One of the most provocative articles on the web today is the an op-ed in the Wall Street Journal by Carrie Lukas titled: There is No Male-Female Wage Gap.

Lukas dismisses out-of-hand the long-held fact that women earn, on average, about 77 cent on the dollar to men. Many other factors are at play, says Lukas, including women’s conscious decision to choose occupations that are “safer” and thus pay less. Women also work a shorter day, on average, than men. She also points out that many men, especially those in certain trades, are seeing an outright job depression.

Clever stuff, but Lukas, who is the executive director of the Independent Women’s Forum, fails to point out at least one vital reality: Women generally are paid less for the very same work. That, ultimately, is the real wage gap, and several studies have shown that women earn much less than men across the board in various occupations, whether it’s nursing, waiting tables, running a human resources department, or practicing law. One study by the U.S. Department of Education found that women, when other factors that may contribute to lower pay are taken into account, are paid 5 percent less one year after graduation and 12 percent after 10 years.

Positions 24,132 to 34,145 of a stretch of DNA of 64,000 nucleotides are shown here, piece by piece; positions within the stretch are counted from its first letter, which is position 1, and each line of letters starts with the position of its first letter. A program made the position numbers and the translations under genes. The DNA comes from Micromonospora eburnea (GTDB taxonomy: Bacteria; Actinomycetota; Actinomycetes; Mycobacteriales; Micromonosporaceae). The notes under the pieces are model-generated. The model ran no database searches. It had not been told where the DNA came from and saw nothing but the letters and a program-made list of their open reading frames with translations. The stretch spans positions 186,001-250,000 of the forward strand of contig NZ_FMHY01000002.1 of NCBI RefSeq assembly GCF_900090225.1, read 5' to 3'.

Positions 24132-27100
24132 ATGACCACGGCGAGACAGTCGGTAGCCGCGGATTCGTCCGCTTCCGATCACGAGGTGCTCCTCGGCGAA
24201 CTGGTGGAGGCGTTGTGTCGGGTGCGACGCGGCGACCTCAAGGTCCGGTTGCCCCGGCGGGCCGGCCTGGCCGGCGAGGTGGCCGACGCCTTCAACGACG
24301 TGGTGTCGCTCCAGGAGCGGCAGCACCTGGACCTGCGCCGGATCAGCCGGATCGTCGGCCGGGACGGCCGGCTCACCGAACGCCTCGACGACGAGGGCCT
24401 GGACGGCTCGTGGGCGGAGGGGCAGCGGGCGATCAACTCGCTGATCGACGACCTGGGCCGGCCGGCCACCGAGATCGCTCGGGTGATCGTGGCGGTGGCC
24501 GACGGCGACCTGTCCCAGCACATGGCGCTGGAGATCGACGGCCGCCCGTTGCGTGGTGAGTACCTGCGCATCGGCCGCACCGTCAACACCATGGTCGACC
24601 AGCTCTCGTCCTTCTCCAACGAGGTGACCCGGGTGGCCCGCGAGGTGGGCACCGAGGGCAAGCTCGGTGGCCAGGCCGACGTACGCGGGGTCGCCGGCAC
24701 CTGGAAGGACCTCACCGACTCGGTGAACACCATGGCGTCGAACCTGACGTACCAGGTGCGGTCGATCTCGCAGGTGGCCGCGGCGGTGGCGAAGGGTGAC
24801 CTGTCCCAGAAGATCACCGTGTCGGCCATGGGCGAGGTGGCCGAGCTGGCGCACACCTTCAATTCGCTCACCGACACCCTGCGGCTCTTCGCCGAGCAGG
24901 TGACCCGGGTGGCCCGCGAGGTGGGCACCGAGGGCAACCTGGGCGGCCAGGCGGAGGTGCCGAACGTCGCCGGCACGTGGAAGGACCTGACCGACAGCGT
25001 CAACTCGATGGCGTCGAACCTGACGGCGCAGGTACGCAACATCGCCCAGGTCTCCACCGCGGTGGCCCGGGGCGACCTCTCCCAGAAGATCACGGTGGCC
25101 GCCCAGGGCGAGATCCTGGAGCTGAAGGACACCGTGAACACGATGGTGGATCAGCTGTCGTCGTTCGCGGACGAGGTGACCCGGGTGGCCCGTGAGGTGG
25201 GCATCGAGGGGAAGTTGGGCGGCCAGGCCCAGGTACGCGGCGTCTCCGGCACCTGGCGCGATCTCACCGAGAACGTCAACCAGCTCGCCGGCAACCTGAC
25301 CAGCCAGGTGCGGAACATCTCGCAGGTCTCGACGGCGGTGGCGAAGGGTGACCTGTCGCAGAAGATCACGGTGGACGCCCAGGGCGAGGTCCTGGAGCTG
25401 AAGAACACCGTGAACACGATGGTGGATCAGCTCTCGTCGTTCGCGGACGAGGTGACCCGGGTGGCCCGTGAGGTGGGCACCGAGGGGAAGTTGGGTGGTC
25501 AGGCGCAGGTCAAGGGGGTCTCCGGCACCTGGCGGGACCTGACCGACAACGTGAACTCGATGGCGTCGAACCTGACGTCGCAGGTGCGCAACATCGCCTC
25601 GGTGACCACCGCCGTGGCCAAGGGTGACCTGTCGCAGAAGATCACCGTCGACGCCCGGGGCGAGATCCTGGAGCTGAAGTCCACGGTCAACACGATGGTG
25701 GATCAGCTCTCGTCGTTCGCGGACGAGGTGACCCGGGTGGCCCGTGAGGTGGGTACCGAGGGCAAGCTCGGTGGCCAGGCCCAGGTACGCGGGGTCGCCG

Locally, Evelyn Murphy leads the Wage Project, and is working to educate women about the fundamental wage inequality. Murphy called the Wall Street Journal article “disingenuous.” I’m guessing that most women with any significant experience in the job market would agree, knowing in her bones that there remains a serious wage gap.

Read more: How wide is the wage gap? | Boston Business Journal